Sarah didn't realize that no mortal person would ever be able to handle "erotic haze" - the dopamine-enhanced, highly aroused state that a sex addict enters into when he's acting, which really has little to do with sex with a real woman. A real person can never compete with fantasy. She also didn't realize that she wasn't responsible for the situation, that Steve's condition was due to childhood trauma, and that he carried emotional wounds with him long before he met her.

In treatment, Sarah conveyed that it was not the sexual behavior that hurt her, but the lies and secrets that surrounded the behavior. The thing is, she didn't know if she could forgive. She doubted she could trust him again.

For years, Steve told her she was "crazy" when she suspected something. She needed to accept that she hadn't caused the problem and that she couldn't control it.

For a number of years, Sarah, like many women before her, became obsessed with "spying" on her assistant; repeatedly checking computer hard drives, smartphones, texts, videos, webcams, emails, etc. to see if it's not working. She said she felt crazy when she did this, but she kept trying to gain more control over the situation, which made her feel powerless.

Sarah agreed to start attending S-anon, a 12-step sex partner program, where she met women who were able to give her support and empathy. At the same time, she began treatment with the help of a therapist whom I consulted while they both continued couples therapy.


One year after starting treatment, Steve announced that he was stopping treatment. I encouraged him to talk about what led him to this decision. Our research revealed his fantasy that I would punish and humiliate him for "failing" by being so self-confident. Further work showed a connection between this fantasy and Steve's shame about his fall from grandiosity and his need for help, his envy and resentment towards me, and a number of emotionally significant childhood experiences with both parents. Steve's ability to discuss these things in a safe environment allowed him to see me less as a bully and more as a stable and stabilizing mentor who could help him get out of the mess he now knew to be his inner life.

Effects of treatment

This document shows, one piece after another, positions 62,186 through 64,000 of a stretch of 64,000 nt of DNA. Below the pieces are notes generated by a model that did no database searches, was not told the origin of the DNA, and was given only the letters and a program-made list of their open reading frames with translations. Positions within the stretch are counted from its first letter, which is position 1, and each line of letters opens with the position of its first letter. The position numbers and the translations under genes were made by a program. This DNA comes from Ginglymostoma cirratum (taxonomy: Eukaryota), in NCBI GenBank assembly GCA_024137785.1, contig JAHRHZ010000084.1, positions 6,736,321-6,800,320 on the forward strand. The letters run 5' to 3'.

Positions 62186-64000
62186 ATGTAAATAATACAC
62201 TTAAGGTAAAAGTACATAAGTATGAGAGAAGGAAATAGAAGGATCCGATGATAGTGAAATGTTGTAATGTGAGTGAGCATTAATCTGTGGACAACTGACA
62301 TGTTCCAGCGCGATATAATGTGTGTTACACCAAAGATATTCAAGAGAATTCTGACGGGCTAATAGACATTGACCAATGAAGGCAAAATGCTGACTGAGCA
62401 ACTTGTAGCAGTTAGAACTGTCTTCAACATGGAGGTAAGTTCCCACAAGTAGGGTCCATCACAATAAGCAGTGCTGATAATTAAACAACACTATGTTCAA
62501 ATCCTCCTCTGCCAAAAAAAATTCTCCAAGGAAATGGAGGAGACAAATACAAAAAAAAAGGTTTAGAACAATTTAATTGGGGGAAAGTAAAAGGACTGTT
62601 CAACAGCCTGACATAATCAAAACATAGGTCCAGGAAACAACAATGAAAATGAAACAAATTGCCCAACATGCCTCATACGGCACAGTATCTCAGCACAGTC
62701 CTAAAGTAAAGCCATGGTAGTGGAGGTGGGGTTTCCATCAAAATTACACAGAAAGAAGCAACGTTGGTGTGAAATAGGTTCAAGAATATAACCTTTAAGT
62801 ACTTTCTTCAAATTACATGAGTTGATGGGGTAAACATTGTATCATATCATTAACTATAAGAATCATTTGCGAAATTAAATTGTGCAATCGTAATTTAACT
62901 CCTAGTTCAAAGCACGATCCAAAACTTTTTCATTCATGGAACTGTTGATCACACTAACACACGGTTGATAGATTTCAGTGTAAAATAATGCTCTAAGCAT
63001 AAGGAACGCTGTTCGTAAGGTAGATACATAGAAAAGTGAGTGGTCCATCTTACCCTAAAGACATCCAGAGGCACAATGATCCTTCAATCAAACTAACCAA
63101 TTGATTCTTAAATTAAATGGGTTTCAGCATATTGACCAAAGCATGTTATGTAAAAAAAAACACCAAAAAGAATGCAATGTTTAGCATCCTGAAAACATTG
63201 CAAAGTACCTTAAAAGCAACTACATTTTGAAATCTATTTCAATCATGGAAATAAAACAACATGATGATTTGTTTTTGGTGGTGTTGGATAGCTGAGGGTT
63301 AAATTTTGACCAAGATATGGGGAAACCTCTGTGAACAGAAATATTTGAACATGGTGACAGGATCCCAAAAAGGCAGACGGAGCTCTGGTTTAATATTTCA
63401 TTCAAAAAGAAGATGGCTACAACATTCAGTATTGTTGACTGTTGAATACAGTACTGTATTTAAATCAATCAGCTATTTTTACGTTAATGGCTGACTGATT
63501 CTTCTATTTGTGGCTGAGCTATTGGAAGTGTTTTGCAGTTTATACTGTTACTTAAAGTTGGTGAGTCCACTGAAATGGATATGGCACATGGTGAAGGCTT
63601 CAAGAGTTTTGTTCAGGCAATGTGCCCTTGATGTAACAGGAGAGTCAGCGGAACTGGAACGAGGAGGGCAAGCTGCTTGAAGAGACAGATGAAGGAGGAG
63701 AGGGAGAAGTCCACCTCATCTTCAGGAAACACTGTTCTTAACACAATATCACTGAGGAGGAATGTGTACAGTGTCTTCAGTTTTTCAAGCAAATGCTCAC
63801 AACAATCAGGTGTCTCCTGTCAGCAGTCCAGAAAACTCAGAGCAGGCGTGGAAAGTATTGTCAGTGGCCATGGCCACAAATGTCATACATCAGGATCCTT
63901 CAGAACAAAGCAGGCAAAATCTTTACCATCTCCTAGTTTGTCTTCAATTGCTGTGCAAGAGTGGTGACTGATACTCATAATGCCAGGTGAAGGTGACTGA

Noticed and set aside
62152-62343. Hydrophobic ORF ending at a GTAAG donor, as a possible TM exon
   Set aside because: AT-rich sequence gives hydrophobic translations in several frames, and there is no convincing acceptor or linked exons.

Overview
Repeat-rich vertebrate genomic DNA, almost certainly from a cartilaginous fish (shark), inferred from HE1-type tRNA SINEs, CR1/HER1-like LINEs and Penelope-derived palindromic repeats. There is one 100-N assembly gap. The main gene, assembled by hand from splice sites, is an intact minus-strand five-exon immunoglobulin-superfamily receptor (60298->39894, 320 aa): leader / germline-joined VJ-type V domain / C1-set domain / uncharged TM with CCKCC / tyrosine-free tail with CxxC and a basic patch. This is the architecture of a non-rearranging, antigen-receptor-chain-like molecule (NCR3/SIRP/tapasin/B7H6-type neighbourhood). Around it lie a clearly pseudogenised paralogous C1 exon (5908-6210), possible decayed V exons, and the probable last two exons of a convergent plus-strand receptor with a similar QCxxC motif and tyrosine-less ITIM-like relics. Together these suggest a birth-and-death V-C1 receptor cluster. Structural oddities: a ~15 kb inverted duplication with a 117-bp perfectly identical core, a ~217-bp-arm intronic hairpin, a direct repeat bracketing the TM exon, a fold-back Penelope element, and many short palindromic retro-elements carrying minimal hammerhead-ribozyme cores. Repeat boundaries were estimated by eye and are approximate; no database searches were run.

As the treatment progressed, Steve began to realize that these temporary fantasy-based sexual encounters were not what he was really looking for, as they did not satisfy him or satisfy his needs for intimacy .

Treatment then took over the damage caused by his relationship with his parents. We took a close look at the messages he learned as a child that affected his well-being as an adult. Some of them were:

  • He was not good enough, not attractive, and he did not belong
  • He experienced threats of rejection, neglect and impartiality
  • Parental perfectionism

in your life the process of mourning caused by these messages. As an adult, he deliberately challenged messages with new messages that reflected his self-image. Most importantly, he got his "borrowed shame" back. Both of his parents were wounded souls with their own low self-esteem and shame, which they passed on to Steve. Steve has made up his mind that the shame is not his; it belonged to his parents, and he gave it to where it belonged, to his parents.

Steve grasped the idea of ​​forgiving his family. He saw forgiveness as something he did for himself because living a life of resentment was too painful. This was demonstrated when he went to visit them. The visits were shorter and his interactions with them were more relaxed and less angry. He accepted them as misguided people who did their best to educate him.

Three years after starting treatment, Steve made a huge change in his life. He continued to come to therapy and he was active in Sex Anonymous. He had a network of supportive friends and developed new hobbies. He trained regularly. He and Sarah did well. They adhered to a "sobriety agreement", which consisted of a list of behaviors that he adhered to. Over time, he showed her that he could be trusted again.

Steve still had cravings, but he had skills to handle. He failed several times. However, due to the relapse prevention work we did, he did not go into a full blown relapse and he realized that this meant he had to make some changes to his relapse recovery plan.

His self-esteem has increased. He was no longer a victim of self-hatred and shame. He felt comfortable in his presence. Through his participation in his 12-step program, he was satisfied to be a member of a caring community and help others.

The therapy changed his outlook on life. He went from being an immature, narcissistic person who viewed others as "objects in need of satisfaction" to appreciate them as people with needs, thoughts, and feelings. He learned to be a good listener and to be sympathetic. As a result, he developed satisfaction with having a network of close, supportive friends, including and especially his wife.

After a couple of couples' consultations, bitterness and anger were put behind them and, thanks to their separate therapies, they learned to be "allies" in the treatment. Each of them claimed that, having gone through their crises, they enjoyed deeper, richer and more sexual relationships.


Love and sex are part of the human condition and are therefore a concern for the clinical community. We need those of us who work with the clinical population, especially young people, to be familiar with the implications that digital technology has on human sexuality.

Learn more